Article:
Recently, I attended the FTTH Council Asia-Pacific 2010 Conference in Seoul, Korea.
This event was held over the last few days in the gigantic COEX Convention Centre in downtown Seoul.
Attendees were naturally a bit on edge over the escalating tensions between North and South following the torpedoing of a South Korean patrol boat and the loss of 46 mariners’ lives.
The conference and trade show for my part were extremely successful. I helped out on the BKtel stand with my friend and colleague Siegbert Mundinger who manages sales at their German headquarters.
I was expecting most attendees to be from Asia, so I was surprised to have so many Australians and New Zealanders call by the booth. On both sides of us were French companies displaying impressive equipment and solutions for trenching and laying/pulling fibre. I finally met up with my long-time email correspondent Benoit Felten, the principal analyst with Yankee Group in France, a really fun guy.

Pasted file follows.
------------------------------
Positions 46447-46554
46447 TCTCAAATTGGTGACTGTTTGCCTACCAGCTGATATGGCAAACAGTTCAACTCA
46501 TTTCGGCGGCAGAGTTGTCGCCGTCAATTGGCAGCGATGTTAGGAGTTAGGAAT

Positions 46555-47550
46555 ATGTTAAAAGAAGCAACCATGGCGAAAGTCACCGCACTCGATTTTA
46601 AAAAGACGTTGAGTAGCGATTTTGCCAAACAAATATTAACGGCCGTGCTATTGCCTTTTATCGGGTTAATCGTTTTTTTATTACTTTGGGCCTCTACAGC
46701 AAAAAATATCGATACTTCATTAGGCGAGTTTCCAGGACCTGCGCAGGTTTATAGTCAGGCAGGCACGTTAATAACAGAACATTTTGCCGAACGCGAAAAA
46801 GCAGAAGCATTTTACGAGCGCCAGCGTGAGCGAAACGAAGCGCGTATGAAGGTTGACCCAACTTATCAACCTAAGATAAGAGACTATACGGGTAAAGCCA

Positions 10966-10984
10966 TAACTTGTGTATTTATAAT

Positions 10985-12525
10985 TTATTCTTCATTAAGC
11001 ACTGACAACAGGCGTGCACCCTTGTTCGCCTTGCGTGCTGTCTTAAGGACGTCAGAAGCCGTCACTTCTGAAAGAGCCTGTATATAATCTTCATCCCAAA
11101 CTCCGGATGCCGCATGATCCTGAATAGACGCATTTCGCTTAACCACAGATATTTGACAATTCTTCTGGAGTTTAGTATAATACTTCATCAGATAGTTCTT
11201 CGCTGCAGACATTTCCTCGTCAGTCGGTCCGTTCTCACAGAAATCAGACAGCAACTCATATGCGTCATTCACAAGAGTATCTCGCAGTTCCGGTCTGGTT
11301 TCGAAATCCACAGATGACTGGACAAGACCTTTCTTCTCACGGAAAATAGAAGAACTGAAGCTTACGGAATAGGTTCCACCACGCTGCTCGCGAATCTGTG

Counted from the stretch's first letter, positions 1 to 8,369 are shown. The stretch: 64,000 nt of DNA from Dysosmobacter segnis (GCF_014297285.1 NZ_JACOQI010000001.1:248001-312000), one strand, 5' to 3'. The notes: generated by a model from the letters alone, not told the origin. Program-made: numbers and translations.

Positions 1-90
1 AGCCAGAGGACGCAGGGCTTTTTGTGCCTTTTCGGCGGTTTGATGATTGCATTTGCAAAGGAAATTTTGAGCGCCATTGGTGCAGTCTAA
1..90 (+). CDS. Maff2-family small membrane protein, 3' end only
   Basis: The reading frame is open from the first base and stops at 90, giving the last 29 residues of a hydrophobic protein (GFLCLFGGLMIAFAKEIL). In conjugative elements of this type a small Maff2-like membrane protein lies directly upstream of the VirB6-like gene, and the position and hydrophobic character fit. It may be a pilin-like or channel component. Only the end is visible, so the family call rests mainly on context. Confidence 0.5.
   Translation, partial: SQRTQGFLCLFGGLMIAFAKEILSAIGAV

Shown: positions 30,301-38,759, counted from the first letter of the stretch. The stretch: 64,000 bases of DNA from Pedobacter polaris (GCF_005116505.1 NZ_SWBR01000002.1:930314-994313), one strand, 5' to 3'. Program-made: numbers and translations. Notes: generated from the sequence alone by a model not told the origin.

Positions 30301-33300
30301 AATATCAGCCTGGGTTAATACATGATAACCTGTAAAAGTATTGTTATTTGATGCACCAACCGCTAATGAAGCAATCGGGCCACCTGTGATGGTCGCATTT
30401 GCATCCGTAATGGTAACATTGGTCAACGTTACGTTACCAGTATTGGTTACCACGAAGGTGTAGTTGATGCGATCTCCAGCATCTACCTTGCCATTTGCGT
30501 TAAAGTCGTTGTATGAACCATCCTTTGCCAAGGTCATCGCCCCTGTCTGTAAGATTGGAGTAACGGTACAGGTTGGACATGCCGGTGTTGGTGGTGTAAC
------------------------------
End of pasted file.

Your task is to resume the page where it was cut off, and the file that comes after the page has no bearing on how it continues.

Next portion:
There is no doubt that the networking opportunities of these conferences are priceless. Having so many people together who share a common profession, interest and passion gives rise to excellent synergy.
My presentation on ’Satellite TV over Fibre’ was well attended and received. There is no doubt that ultra broadband video overlay on the ’third wavelength’ (1550 nm) is a wonderfully performant complement to IPTV, particularly since we can now add and transport satellite L-band QPSK signals without any modification.
Unloading potentially several Gbps per subscriber from the data link can radically diminish the delivery and backbone load, and thus reduce the CAPEX investment in a given network. The cost of implementing the third wavelength for TV (and digital radio) distribution over FTTH is minimal.
The FTTH Asia-Pacific Council AGM was held yesterday (Friday) and the coming year’s Board of Directors and office-bearers elected.
I was honored to be elected as vice-chair of the Technology and Architecture study group.
There is certainly lots to do in this arena as new FTTH technology and standards leap ahead.